According to the NY Times, after years of requests by Lakota leaders, US Attorney Brendan Johnson has announced that his department will review 50 deaths on or near the Pine Ridge Reservation in the 1970s. Johnson says that he will assign a team of three assistant US attorneys to complete reports on each death, many of which had been determined to be accidental deaths or suicides. If the panel reports that there are enough unanswered questions, he will recommend that the FBI* or other investigative bodies assist his team. Johnson says he wants it done right, and it may take some time, but if prosecutions are needed as a result, he doesn’t care how long it takes, or how old the cases are.
His team has already begun to collect documents for their case files, and they intend to speak with family members soon.
“Many of the dead were associated with the American Indian Movement, or AIM, which was involved in a power struggle with Richard A. Wilson, the tribal president during the 1970s. And much of the violence occurred as a consequence of the conflict between AIM and the Guardians of the Oglala Nation, a paramilitary organization known as GOONs, organized by Mr. Wilson.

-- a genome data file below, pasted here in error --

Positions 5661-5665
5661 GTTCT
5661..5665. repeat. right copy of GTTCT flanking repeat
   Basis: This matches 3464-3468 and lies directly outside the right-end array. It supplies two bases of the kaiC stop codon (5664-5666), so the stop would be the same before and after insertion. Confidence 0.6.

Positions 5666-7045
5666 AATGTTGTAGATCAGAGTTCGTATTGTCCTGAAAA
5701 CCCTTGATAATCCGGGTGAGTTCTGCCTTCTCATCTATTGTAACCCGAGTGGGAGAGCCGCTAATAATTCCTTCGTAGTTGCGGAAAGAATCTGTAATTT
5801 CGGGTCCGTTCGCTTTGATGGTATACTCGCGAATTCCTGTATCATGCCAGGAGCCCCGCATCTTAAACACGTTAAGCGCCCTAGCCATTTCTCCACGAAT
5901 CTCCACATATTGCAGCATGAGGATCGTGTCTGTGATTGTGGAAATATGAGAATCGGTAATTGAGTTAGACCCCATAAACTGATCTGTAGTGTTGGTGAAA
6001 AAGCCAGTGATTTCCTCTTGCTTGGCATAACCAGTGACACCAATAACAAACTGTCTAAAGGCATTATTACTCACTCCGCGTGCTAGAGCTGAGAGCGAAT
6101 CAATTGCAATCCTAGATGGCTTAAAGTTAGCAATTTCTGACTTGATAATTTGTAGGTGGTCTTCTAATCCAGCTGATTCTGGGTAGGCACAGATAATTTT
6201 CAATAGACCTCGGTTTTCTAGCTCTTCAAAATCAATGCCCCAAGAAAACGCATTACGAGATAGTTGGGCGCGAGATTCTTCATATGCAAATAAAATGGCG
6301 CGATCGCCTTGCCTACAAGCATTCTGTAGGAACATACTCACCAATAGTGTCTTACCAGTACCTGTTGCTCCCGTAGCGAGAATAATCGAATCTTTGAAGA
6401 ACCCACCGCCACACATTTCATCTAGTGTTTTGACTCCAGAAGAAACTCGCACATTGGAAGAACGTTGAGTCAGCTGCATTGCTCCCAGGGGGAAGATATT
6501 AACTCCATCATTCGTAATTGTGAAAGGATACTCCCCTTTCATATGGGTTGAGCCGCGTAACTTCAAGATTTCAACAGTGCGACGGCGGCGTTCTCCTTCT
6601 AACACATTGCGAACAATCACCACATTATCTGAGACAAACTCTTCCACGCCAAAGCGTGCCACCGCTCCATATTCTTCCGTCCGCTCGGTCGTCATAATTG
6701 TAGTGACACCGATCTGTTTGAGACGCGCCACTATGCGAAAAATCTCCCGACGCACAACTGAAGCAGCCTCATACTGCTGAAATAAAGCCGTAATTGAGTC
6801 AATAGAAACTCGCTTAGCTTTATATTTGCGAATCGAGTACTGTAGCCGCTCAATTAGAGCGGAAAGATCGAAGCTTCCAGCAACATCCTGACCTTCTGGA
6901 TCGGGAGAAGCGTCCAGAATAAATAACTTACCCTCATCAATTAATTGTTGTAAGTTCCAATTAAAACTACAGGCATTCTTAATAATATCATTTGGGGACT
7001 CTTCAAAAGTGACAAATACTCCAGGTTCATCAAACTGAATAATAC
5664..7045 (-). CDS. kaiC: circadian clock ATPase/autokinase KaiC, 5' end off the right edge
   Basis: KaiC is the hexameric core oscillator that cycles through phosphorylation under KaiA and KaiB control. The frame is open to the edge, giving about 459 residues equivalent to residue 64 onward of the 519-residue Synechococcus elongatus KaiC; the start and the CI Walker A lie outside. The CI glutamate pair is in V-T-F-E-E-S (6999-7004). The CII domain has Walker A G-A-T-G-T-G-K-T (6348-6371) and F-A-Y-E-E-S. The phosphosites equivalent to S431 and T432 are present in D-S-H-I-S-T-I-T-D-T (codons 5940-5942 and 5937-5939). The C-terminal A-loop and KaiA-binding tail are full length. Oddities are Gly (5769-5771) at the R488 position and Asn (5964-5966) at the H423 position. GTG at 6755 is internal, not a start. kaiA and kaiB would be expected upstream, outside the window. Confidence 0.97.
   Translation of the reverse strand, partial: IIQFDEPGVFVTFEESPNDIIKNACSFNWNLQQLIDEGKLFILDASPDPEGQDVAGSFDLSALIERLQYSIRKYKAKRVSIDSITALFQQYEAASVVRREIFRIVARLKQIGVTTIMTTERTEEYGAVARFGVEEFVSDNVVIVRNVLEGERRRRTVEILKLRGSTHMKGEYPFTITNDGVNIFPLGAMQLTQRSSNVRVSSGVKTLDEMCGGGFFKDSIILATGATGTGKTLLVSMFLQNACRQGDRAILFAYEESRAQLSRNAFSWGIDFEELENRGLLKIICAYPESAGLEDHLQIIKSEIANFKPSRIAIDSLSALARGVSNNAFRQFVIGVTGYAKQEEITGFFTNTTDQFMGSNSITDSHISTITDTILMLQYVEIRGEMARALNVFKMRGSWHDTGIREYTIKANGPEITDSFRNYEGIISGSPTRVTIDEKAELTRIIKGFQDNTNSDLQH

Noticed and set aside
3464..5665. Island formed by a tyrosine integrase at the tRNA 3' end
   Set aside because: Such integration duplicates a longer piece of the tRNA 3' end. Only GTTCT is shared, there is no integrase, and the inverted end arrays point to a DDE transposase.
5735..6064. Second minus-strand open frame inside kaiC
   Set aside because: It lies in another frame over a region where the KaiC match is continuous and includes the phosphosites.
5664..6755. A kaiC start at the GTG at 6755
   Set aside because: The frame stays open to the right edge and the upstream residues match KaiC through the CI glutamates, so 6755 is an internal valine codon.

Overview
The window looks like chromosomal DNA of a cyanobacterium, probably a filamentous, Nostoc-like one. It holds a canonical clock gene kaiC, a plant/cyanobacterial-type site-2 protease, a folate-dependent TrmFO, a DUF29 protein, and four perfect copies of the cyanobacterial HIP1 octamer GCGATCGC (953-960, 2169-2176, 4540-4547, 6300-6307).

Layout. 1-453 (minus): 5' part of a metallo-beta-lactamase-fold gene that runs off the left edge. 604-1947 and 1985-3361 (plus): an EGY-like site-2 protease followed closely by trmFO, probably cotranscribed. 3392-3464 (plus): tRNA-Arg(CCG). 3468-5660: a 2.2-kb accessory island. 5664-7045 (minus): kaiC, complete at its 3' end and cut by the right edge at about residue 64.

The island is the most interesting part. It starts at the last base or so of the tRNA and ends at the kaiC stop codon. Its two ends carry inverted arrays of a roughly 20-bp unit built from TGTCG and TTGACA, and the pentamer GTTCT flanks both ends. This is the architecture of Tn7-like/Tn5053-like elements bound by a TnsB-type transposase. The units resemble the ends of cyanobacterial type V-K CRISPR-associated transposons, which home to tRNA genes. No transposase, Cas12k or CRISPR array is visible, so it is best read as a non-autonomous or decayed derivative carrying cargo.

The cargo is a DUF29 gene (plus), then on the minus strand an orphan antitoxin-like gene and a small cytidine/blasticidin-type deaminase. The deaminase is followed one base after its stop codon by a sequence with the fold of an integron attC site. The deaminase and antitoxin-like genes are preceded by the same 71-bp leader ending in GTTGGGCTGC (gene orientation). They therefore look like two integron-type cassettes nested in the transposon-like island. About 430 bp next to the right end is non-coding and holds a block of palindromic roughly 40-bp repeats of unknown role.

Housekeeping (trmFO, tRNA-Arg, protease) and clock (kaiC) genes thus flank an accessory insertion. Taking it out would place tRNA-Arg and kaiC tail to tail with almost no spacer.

The period from 1973 to 1976, known on Pine Ridge as the “reign of terror,” was marked by deadly ambushes at highway checkpoints and gunfights that on occasion lasted for days. Among the casualties during the period were two F.B.I. agents. Leonard Peltier, an AIM member, was convicted of their murders.
The strife also included the 71-day standoff between AIM members and federal troops in 1973 at Wounded Knee, S.D.”
From the AIM-related section of a report on COINTELPRO, with contributions from Robert Boyle, Bob Brown, Tom Burghardt, Noam Chomsky, Ward Churchill, Kathleen Cleaver, Bruce Ellison, Cynthia McKinney, Nkechi Taifa, Laura Whitehorn, Nicholas Wilson, and Howard Zinn) in 2001, and presented to the World Conference on Racism in Durban, SA in 2001: